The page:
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Dance Review:

JOFFREY BALLET OF CHICAGO at the Auditorium Theatre


Joffrey Ballet of Chicago, which capably navigates contemporary themes and movement vocabulary within a precise classical idiom, may have set out to illustrate its successful fusion aesthetic during its current spring engagement at the Auditorium Theatre. Its opening program, "Multimedia Magic," stretches classical ballet almost Slinky-like from tutu bravura to two works that intricately meld lighting and video technology. Each serves as a playful and erotic build toward the revival of Robert Joffrey’s "pioneering" 1967 rock ballet, "Astarte."

I put the word "pioneering" in quotes because – apart from a live rock score and psychedelic projections of the two dancers – "Astarte" is quite a shallow piece, more excruciating than titillating. And, ultimately, it only plays at – and no doubt capitalized on -- the drug- and free love-era it so superficially aims to encapsulate. But more on the tediously anti-climactic "Astarte" later.

On a positive note, it’s always a treat to experience artistic director Gerald Arpino’s lusciously exacting choreography. His 1986 "Birthday Variations" – set to excerpts from Giuseppe Verdi’s "I Lombardi" and "I Vespri Siciliani" – is a Romantic-style confection that manages to tease and flirt while demanding of its five ballerinas and one male dancer combinations that practically turn the balletic form inside out – from backward partnering to a ghost-like pas de deux involving a stunning stillness within layered and intricate footwork.

Maia Wilkins and Willy Shives exhibit a wry ethereal quality while maintaining the alluring paradox of restrained panache. They are complemented by the pyrotechnics of soloists Taryn Kaschock, Stacy Joy Keller, Deanne Brown and Heather Aagard (who thrills with her perfect execution of a series of fouettes that change focus and direction).

One of the more anticipated works on the program was the world premiere of lead dancer Davis Robertson’s "Strange Prisoners" inspired by Plato’s "Republic." The influences of David Parsons’ 1999 "Caught," an optical illusion forged out of movements and strobe lights (which Robertson also performed with an ironic otherworldliness the same night), are apparent in the piece’s exploration of light and scale.

Overall, while "Strange Prisoners" serves as a sort of politically charged shadow play with bodies, it displays an uneven and excessively self-conscience sense of invention. The first trio of dancers appears transmogrified behind a screen – they grow limbs, even crab claws, and seem to rise into totem poles. They morph, merge and undergo biological separation – all with the mesmerizing help of lighting designers Kevin Dreyer and Keith Prisco.

Robertson’s respect for the crucial lighting element of dance must be applauded. He goes so far as to allow light to reshape bodies. But the less light-driven sections of "Strange Prisoners" move into a different realm altogether. Separate groups of dancers take on the visualization of instruments tuning up before a concert, and then a battle for visual-sonorous dominance ensues (further enhanced by the Bach selections). But such a drastic textural change gives the outside-the-screen sections a disparate feel. There’s more than one dance taking place here.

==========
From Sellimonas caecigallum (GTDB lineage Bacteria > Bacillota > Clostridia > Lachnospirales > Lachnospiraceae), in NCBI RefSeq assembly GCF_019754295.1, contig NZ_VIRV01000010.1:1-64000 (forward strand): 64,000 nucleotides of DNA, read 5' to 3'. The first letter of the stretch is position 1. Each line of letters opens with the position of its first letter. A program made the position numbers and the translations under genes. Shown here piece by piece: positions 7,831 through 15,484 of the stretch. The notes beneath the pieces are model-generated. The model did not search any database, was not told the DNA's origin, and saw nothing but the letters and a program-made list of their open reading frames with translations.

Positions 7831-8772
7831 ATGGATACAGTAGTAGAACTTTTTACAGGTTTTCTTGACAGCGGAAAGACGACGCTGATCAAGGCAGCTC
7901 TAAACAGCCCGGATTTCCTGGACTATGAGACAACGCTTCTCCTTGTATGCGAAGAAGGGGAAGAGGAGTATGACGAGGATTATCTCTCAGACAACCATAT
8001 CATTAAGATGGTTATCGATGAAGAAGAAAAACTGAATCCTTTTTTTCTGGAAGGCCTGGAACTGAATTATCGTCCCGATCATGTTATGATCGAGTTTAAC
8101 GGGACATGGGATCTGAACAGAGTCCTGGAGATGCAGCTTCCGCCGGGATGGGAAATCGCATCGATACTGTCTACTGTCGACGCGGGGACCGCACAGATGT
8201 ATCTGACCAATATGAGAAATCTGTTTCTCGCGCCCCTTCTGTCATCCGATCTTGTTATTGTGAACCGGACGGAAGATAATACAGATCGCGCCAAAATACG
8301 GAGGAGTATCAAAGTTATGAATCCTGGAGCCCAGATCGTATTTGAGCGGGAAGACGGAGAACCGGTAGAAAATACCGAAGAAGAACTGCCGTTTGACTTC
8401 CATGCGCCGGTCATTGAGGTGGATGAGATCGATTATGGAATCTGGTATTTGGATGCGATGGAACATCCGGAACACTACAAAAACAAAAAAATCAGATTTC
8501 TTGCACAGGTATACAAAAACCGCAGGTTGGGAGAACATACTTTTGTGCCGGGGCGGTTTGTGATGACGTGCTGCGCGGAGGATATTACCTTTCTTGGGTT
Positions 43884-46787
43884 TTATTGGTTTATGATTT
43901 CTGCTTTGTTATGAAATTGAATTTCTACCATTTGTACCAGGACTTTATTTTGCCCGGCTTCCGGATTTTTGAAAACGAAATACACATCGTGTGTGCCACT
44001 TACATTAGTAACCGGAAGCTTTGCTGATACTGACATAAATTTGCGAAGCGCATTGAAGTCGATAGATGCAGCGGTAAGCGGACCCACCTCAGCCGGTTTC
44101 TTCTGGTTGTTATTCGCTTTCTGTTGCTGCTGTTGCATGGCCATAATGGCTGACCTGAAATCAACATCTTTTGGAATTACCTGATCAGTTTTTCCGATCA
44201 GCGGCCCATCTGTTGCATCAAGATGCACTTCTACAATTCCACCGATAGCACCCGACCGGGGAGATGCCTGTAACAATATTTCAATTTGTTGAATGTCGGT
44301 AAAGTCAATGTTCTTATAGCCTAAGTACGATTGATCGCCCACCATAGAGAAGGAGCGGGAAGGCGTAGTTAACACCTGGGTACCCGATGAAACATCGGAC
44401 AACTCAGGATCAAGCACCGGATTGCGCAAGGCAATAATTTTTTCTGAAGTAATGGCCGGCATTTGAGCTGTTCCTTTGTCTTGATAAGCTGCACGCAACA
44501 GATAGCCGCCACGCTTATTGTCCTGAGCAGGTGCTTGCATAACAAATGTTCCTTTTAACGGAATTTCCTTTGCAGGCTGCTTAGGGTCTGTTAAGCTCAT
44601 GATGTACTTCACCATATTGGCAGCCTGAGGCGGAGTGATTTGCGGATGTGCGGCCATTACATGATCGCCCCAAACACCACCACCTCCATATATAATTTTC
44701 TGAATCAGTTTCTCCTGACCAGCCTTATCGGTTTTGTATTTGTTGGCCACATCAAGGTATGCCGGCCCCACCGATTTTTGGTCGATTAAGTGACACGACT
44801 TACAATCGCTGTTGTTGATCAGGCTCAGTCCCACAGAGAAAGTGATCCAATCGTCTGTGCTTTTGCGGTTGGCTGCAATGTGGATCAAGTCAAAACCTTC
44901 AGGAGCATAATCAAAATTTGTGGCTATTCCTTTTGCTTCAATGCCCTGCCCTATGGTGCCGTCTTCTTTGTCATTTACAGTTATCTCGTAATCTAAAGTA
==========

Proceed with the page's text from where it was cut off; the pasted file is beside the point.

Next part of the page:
Robertson’s powerhouse ensemble formations are among his greatest strengths. Yet he may want to think about reigning in and unifying his overflowing desire to experiment so that a provocative message can emerge beyond the stream of unusual visual transmutations.

However, in comparison to "Astarte," Robertson’s multimedia vision for "Strange Prisoners" is a lot more daring, layered and groundbreaking. Of course it can be argued that Joffrey’s "Astarte" helped usher in a larger multimedia movement in performance – paving the way for later innovations like Parsons’ pliable physics experiment, "Caught," and Robertson’s current work. But when one really studies the unadventurous movement quality of "Astarte," it becomes clear that this acid trip of a pas de deux is more about contrived sexiness than era-engulfing substance.

Wilkins and Robertson – two dancers of extraordinary technical prowess and dramatic depth – diligently execute Joffrey’s anguished contortions. But this ballet, based on the titular fertility goddess who "gave herself to all men but was owned by none," exists within no justifiable context. Robertson, clad in a business suit, walks slowly up the aisle onto the stage – awash in Gardner Compton’s distorted, repetitive, disco-ish projections of the dancers and the tinny sounds of a live rock band, which can be considered grand proponents of rock as eardrum-shattering noise.

Robertson then strips down to his Jockey underwear while Wilkins – in an Eastern-inspired unitard and an eye tattoo on her forehead – coaxes Robertson into a hypnotic state. But, apart from the bad simulation of wild and raw sex, nothing really happens on stage. The dancers are restricted to one corner, and their acrobatic stretches are not particularly dangerous or erotic. The final video superimposition of Robertson in his skivvies floating past Buckingham Fountain is more laughable than poignant. Strip the stage of everything but the dancers, and "Astarte" would show its vain vacuity.

The Joffrey Ballet of Chicago performs the above program through April 21 at the Auditorium Theatre, 50 E. Congress Pkwy. It continues April 25-28 with Arpino’s "Kettentanz," Antony Tudor’s "Lilac Garden" and Agnes de Mille’s "Rodeo." Tickets: $29-$69. Call 312-902-1500.

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